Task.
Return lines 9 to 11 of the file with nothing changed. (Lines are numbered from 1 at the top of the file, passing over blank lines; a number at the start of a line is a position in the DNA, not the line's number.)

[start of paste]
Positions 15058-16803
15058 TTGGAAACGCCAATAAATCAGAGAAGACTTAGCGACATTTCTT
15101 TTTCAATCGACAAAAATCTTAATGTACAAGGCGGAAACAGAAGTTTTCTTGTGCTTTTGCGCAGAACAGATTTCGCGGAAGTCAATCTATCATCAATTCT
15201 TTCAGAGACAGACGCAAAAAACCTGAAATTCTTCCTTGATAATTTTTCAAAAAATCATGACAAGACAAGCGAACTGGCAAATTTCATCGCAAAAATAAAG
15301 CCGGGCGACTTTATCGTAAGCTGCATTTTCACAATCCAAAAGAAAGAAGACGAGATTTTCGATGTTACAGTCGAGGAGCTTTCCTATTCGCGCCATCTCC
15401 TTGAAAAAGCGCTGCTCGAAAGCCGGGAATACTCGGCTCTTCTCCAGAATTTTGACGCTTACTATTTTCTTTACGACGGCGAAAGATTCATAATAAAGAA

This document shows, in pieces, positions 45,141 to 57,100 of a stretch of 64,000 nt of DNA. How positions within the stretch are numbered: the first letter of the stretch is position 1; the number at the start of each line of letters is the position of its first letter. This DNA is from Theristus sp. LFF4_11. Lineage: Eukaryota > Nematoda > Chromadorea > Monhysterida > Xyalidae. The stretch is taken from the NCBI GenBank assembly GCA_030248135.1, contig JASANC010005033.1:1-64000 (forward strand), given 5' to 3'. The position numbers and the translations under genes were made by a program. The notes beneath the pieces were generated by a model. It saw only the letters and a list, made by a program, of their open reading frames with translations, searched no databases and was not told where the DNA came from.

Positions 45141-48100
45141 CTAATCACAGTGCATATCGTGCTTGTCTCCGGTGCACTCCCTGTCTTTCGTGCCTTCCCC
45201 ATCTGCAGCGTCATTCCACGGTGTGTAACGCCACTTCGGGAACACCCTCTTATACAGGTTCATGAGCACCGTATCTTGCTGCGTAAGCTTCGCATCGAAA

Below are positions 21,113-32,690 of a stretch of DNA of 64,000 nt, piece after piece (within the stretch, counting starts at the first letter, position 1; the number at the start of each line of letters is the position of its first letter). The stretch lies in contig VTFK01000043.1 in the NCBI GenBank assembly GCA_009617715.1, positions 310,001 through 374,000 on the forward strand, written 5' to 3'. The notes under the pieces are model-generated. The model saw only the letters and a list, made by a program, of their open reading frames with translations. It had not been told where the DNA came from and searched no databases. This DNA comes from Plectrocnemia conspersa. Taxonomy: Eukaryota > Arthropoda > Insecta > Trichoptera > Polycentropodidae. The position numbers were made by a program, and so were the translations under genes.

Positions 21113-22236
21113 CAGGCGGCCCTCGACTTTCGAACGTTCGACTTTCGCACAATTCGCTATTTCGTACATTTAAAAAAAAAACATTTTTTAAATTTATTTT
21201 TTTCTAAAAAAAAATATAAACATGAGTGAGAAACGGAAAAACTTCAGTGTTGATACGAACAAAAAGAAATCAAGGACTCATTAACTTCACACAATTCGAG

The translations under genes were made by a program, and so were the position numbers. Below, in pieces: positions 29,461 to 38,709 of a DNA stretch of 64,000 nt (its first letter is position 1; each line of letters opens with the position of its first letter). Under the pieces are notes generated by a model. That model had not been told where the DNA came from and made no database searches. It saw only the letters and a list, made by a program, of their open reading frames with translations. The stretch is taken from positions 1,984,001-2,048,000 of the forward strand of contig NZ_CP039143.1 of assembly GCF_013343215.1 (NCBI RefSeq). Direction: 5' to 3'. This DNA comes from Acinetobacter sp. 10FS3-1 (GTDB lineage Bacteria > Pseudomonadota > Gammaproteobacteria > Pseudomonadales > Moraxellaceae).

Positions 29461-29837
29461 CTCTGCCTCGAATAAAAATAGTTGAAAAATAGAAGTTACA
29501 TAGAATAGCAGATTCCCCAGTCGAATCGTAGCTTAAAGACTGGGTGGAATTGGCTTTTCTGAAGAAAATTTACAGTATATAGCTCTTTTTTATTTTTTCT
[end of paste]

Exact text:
45141 CTAATCACAGTGCATATCGTGCTTGTCTCCGGTGCACTCCCTGTCTTTCGTGCCTTCCCC
45201 ATCTGCAGCGTCATTCCACGGTGTGTAACGCCACTTCGGGAACACCCTCTTATACAGGTTCATGAGCACCGTATCTTGCTGCGTAAGCTTCGCATCGAAA

Below are positions 21,113-32,690 of a stretch of DNA of 64,000 nt, piece after piece (within the stretch, counting starts at the first letter, position 1; the number at the start of each line of letters is the position of its first letter). The stretch lies in contig VTFK01000043.1 in the NCBI GenBank assembly GCA_009617715.1, positions 310,001 through 374,000 on the forward strand, written 5' to 3'. The notes under the pieces are model-generated. The model saw only the letters and a list, made by a program, of their open reading frames with translations. It had not been told where the DNA came from and searched no databases. This DNA comes from Plectrocnemia conspersa. Taxonomy: Eukaryota > Arthropoda > Insecta > Trichoptera > Polycentropodidae. The position numbers were made by a program, and so were the translations under genes.